HIV Disclosure Practices to Family among Mexican and Puerto Rican Sexual Minority Men with HIV in the Continental USA: Intersections of Sexual Orientation and HIV Stigma
Journal of homosexuality
HIV disclosure; HIV stigma; intersectional stigma; latino gay men; latino sexual minority men; latinx families; stigma management techniques
Disclosing a seropositive HIV status still is a complex process of assessing the risks, benefits, and potential personal and interpersonal outcomes associated with disclosure, such as stigma, rejection, or emotional support. We examined HIV disclosure practices to family and intersectional stigma related to HIV and sexual orientation among Latino sexual minority men (LSMM) of Mexican and Puerto Rican origin with HIV in the continental USA. Guided by Framework Analysis, we present data from 54 interviews with 33 LSMM participants in HIV care engagement interventions, and 21 project staff implementing the interventions. LSMM disclosed their HIV status to family seeking support. They applied stigma management techniques to manage the information communicated to family about their HIV status, including selective disclosure to some family members, conveying strategic information about the significance of having HIV, non-disclosure, or partial disclosure, silence and deceptions. LSMM HIV disclosure practices to family encompassed appraisals of intersectional stigma related to their sexual orientation and HIV, assessing the potential outcomes of disclosure, and the preservation of family ties.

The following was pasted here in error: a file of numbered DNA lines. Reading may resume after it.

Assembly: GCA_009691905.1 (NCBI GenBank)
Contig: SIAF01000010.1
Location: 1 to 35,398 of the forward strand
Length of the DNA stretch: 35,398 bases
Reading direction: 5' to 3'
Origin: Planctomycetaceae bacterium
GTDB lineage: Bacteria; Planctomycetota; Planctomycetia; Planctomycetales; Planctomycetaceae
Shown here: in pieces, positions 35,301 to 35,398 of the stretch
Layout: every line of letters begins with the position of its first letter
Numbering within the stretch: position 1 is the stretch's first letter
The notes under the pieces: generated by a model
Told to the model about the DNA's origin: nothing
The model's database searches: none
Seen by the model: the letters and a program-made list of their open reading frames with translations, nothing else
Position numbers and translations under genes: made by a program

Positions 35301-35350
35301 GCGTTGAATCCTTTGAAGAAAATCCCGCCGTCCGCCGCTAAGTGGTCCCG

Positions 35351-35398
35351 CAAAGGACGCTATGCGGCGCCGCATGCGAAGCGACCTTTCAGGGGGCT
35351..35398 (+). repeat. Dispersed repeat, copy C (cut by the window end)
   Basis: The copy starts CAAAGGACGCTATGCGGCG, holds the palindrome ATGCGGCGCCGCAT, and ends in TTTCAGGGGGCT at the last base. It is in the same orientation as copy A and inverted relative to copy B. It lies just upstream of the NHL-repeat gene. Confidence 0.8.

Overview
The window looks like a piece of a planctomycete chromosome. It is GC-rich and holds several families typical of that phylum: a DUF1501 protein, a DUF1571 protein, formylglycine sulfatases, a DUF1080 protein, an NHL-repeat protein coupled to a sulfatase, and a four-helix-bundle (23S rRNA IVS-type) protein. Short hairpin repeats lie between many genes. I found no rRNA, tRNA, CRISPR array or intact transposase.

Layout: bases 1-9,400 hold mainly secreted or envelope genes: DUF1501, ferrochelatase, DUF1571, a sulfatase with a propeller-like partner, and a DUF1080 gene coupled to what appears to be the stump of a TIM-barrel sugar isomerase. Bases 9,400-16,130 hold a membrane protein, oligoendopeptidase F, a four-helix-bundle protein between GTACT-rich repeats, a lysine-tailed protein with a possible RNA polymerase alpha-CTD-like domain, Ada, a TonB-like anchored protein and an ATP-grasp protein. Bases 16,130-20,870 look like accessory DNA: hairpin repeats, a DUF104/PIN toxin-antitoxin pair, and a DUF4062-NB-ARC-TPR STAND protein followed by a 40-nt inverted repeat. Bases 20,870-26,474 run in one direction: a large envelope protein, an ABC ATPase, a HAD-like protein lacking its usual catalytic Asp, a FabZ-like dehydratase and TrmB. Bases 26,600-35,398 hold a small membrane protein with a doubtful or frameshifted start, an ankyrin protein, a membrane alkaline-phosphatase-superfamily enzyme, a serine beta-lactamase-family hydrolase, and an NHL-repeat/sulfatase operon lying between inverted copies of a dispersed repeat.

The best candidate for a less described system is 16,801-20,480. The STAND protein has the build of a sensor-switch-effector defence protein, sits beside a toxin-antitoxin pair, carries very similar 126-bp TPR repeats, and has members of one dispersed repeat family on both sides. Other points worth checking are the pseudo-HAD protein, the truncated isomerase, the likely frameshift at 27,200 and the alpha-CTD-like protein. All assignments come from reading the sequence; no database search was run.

Maiorana, Andres; Zamudio-Haas, Sophia; Santiago-Rodríguez, Edda I.; Sauceda, John A.; Rodríguez-Díaz, Carlos E.; Brooks, Ronald A.; and Myers, Janet J., "HIV Disclosure Practices to Family among Mexican and Puerto Rican Sexual Minority Men with HIV in the Continental USA: Intersections of Sexual Orientation and HIV Stigma" (2022). GW Authored Works. Paper 105.
Prevention and Community Health